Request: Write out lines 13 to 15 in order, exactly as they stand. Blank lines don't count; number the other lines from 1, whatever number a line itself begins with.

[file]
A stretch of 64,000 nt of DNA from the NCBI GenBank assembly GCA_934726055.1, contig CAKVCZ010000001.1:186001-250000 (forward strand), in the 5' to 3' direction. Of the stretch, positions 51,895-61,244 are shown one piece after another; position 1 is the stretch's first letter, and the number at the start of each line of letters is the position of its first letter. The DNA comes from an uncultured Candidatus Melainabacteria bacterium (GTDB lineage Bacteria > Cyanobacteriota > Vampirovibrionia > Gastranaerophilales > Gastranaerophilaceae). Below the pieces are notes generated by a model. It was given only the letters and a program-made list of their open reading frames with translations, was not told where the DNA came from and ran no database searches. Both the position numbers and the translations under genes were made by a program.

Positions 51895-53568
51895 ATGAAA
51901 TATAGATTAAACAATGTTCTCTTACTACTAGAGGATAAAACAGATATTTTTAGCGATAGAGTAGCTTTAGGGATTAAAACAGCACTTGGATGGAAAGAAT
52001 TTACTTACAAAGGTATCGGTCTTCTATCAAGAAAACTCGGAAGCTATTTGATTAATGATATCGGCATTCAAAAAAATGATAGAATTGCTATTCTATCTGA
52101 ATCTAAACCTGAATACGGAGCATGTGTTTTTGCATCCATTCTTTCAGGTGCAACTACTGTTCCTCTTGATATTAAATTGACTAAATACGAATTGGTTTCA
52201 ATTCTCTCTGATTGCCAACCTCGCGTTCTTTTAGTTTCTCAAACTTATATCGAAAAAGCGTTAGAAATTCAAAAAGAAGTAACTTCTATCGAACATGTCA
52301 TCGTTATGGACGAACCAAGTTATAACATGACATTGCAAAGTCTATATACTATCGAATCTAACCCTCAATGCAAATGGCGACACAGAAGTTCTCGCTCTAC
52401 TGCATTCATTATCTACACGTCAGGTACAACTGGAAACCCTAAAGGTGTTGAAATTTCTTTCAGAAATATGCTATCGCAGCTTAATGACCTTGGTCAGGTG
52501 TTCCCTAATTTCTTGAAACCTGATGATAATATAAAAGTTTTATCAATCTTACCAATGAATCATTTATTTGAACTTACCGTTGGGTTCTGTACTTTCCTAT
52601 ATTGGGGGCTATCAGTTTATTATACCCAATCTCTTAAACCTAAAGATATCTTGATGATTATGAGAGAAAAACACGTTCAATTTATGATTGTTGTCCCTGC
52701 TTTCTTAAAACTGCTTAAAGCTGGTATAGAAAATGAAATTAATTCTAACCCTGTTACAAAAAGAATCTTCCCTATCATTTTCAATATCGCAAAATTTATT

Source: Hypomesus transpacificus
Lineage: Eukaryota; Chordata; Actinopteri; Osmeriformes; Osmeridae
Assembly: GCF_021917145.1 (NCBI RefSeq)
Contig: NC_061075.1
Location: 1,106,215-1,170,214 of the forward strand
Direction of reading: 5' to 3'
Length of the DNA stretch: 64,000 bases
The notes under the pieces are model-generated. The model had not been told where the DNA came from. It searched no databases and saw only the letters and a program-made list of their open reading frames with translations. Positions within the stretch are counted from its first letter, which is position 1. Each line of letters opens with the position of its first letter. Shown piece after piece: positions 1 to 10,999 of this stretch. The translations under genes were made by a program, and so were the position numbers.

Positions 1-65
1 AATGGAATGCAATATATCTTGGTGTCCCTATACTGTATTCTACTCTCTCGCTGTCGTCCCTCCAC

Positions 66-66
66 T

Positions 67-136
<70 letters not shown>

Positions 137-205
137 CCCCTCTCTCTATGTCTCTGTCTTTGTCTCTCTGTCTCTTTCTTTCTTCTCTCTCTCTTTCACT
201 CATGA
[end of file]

Source: Hypomesus transpacificus
Lineage: Eukaryota; Chordata; Actinopteri; Osmeriformes; Osmeridae
Assembly: GCF_021917145.1 (NCBI RefSeq)